Thursday, March 26, 2015

Abraham Lincoln: "C" List Speaker?

I hold a grudging admiration of Abraham Lincoln. His personal story inspires and amazes. A fitting emblem of a hardier time, he knew the cost of physical labor, the importance of self-improvement, and the value of reasoned explication of the principles to which he adhered. At the same time, he held an odious opinion regarding the ability of whites and blacks to co-exist. Worse, in pursuit of saving the Union, he undertook a regrettable assault on civil liberties, adopted a program of involuntary servitude, and imposed an unconstitutional income tax.

Still, this autodidact was a master rhetorician. Consider, for example the profundity of his 272 word address at the dedication of a battlefield cemetery at Gettysburg:

Lincoln was not the marquis speaker that day in Gettysburg. That honor fell to Edward Everett, a renowned American orator, Massachusetts governor, member of Congress, and President of Harvard University. His oration, which preceded Lincoln’s, extended two hours. Lincoln’s remarks, by contrast, extended two minutes. Everett recounted the battle of Gettysburg, illuminated its causes, costs, and consequences, and likened this act of State – the dedication of a national battlefield cemetery – to the solemn and somber honors by the Athenians to noble and honored war dead.

For all its force, emotion and power, Lincoln’s 272 words are, to this day, among the most recognized of public remarks. Brevity, however, was not his only rhetorical tool.

Lincoln, a lawyer, mastered facts, sifted principles, and spoke plainly. Among his extended speeches, his speech at the Cooper Institute in 1859 is my favorite. Lincoln’s address is often referred to as the Cooper Union address. It was one of a series sponsored by the Brooklyn, New York church of leading abolitionist Henry Ward Beecher. When Lincoln agreed to give a speech on the condition that it might be a political one, the Young Republicans of New York assumed sponsorship of the event and the venue was moved to the Cooper Institute.

In the Cooper Union address, line by line, precept by precept, Lincoln built a case that soundly and completely refuted the two year old decision of the Supreme Court in Dred Scott v. Sandford. In Dred Scott, the Supreme Court ruled that Congress lacked power under the Constitution to restrict slavery in the federal territories. Lincoln’s scholarly refutation built the case that the majority, at least, of the Framers of the Constitution expressly held the view that Congress would have power to regulate and restrict slave-holding in the territories.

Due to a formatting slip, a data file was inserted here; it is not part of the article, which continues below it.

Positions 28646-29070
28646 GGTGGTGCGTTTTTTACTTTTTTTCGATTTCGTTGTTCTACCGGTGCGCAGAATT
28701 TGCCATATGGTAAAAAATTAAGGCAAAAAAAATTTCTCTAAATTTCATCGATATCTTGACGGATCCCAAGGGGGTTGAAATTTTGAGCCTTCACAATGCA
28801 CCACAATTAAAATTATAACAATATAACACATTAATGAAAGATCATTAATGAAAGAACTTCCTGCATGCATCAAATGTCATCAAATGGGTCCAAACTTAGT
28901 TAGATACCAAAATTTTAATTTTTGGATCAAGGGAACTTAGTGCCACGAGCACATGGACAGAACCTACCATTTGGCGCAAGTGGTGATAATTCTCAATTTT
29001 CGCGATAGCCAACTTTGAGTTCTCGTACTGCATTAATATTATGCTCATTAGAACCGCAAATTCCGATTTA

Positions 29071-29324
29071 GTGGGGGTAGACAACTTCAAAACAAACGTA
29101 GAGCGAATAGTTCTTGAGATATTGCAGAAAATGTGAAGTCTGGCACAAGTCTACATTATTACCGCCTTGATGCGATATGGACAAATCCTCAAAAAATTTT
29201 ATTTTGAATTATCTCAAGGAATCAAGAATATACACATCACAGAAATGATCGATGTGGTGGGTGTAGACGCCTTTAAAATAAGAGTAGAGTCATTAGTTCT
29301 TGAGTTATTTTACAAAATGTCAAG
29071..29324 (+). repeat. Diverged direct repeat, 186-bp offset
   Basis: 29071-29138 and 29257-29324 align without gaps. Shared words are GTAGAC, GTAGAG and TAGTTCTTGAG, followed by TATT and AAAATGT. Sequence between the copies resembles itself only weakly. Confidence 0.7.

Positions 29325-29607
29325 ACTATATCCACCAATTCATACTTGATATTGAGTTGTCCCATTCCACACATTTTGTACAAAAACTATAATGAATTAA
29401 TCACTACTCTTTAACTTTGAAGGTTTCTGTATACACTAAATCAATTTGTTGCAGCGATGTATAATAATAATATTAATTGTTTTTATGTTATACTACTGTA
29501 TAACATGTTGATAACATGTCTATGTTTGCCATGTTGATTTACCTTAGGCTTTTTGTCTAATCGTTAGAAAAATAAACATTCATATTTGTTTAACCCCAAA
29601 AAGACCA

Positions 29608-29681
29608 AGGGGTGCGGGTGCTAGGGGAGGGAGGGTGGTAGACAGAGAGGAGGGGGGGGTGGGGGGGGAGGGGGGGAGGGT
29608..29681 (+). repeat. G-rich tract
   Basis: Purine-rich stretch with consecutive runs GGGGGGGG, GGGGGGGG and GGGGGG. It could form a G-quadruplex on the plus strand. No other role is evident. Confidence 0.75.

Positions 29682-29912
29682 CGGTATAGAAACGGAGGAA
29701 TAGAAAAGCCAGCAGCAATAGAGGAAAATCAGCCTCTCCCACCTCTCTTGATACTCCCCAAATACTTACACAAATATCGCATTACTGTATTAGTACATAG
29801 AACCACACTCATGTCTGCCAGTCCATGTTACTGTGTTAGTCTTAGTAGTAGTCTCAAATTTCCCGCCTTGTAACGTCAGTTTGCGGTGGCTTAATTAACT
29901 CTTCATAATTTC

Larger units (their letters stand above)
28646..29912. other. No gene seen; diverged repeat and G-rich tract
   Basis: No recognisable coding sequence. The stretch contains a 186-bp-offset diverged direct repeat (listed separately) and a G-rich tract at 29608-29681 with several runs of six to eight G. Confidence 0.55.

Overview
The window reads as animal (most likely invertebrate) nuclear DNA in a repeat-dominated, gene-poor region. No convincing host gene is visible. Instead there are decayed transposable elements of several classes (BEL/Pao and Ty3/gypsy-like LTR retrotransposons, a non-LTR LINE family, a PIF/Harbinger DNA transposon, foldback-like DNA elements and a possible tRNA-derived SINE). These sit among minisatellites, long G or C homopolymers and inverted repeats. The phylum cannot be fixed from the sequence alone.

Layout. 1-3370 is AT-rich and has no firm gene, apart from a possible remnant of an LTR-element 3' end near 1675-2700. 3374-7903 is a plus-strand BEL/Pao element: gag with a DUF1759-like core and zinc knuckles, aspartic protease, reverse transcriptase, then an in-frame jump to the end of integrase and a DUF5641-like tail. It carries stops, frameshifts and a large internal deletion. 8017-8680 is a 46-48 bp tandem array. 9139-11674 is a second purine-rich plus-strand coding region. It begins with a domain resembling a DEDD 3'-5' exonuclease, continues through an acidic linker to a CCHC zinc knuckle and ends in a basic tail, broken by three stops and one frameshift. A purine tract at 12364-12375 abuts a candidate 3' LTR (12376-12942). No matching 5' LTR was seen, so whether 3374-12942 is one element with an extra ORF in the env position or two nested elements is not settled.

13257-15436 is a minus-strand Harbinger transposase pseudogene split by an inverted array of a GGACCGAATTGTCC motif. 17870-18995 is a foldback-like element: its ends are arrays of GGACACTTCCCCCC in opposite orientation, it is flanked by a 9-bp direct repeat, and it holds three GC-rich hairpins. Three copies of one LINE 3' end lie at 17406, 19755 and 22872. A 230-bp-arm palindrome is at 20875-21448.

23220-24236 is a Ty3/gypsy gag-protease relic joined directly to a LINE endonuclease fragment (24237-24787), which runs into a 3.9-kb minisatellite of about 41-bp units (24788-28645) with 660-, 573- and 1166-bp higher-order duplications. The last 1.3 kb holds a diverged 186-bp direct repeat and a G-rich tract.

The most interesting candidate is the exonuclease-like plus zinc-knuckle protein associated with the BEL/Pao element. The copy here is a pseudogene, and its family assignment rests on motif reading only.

But Lincoln did more than refute the contemptible Dred Scott decision (contemptible for its miasmic contention that blacks were not, nor could ever be, citizens within the meaning of that term as used in the Constitution). He set in sharp relief the severe conflict that would fulminate and then culminate in the War between the States:

Lincoln’s Cooper Union address, and others made on the same East Coast and New England tour, was the equivalent in Lincoln’s day to modern politicians’ trips to Iowa and New Hampshire. As it turned out, the October 1859 address likely set in motion Lincoln’s nomination as the Republican candidate for President.

In the immediate aftermath of the speech, a small scandal threatened.

It was alleged that Lincoln was paid to give the speech. In his correspondence, in fact, he acknowledges receiving the sum of Two Hundred Dollars for expenses and the like. By today’s standards, that seems a modest sum. Allowing for inflation and the change in the value of the dollar between 1859 and today, he received then the equivalent of about $5700.00 in 2015 dollars for the address (although, as it seems, he also made substantial inroads to the Republican nomination with the speech).

Imagine that! Fifty seven hundred dollars paid in order to host, and to hear from, an attorney not then leading in polling inside his own political party. Second-, even third-tier, colleges and universities could afford such a speaker. But with such a discount rate, such a speaker would likely have been priced out as insufficiently lucrative to be managed by any self-respecting speakers’ bureau, according to this post from Nick Morgan.

In fact, as it turns out, Lincoln’s $200.00/$5700.00 speech marks him as quite the piker. In contrast, according to this post, Bill and Hillary Clinton each price out at about $200,000.00 per speech. Another way to think about those numbers is their value in 1859 dollars. It turns out to be a less-than-flattering comparison for Mr. Lincoln. Lincoln speaks for $200.00; Bill and Hillary can only be had for about $7,000.00. Even a time-traveling Karl Rove, the Republican operative, would have drawn a more princely sum than Lincoln, his current draw of about $25,000.00 per speech would have cost $825.00 in 1859 dollars.

And there you have it. Whether tyrant, or savior of the Union … the Great Emancipator or jackbooted thug. The most polarizing and passionate and reasoned man of his, and of many other, generations, a C List speaker!